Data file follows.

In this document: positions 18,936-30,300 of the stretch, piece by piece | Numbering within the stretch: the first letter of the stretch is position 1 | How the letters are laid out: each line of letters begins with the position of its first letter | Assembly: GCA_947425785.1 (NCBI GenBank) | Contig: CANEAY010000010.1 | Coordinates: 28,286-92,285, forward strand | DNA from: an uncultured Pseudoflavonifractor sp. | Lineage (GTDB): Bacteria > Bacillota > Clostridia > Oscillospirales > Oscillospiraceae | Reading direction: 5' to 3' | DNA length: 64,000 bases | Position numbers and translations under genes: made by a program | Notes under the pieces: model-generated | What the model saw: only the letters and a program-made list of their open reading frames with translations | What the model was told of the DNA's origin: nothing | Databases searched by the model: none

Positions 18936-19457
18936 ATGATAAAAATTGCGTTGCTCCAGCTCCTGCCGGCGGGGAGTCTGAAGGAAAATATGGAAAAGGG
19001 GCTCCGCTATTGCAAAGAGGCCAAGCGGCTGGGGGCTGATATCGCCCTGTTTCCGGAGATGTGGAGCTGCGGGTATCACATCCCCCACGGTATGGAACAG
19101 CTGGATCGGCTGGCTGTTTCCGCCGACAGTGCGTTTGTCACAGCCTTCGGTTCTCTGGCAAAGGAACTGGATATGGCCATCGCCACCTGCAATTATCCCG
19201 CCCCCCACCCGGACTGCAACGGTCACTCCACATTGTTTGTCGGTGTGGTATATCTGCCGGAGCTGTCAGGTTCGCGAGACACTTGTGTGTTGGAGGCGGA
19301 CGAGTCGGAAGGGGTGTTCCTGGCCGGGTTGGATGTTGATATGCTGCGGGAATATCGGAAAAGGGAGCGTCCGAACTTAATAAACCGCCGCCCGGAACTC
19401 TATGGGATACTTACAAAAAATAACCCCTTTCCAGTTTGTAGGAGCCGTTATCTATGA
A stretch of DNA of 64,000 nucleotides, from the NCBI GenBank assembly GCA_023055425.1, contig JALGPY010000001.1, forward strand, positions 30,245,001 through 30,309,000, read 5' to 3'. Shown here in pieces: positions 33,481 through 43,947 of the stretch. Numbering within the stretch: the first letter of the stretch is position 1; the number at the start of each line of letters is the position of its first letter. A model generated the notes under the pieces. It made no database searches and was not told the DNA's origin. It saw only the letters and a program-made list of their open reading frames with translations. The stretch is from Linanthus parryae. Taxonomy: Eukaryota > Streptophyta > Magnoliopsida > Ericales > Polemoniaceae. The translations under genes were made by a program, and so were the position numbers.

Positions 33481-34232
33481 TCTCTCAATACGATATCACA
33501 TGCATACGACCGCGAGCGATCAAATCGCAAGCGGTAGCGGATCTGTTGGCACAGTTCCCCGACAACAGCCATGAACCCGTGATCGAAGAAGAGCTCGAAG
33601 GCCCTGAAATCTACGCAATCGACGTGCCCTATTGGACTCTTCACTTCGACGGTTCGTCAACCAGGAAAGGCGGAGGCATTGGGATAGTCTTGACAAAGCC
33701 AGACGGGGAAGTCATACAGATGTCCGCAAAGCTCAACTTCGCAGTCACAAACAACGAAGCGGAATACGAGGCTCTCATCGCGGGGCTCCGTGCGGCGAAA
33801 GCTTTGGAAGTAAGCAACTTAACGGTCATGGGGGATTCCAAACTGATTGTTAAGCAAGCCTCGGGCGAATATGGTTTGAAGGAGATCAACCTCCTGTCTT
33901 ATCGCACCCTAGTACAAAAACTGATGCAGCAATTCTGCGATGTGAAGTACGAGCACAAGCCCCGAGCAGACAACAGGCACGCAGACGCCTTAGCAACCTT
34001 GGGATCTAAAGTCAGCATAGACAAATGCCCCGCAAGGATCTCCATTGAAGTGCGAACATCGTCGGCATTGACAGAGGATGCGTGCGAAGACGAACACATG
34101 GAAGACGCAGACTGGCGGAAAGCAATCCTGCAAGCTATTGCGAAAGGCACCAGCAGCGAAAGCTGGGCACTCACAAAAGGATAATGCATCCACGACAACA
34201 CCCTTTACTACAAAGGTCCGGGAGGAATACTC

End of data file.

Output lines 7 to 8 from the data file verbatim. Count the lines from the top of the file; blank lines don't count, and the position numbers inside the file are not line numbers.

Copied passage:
19301 CGAGTCGGAAGGGGTGTTCCTGGCCGGGTTGGATGTTGATATGCTGCGGGAATATCGGAAAAGGGAGCGTCCGAACTTAATAAACCGCCGCCCGGAACTC
19401 TATGGGATACTTACAAAAAATAACCCCTTTCCAGTTTGTAGGAGCCGTTATCTATGA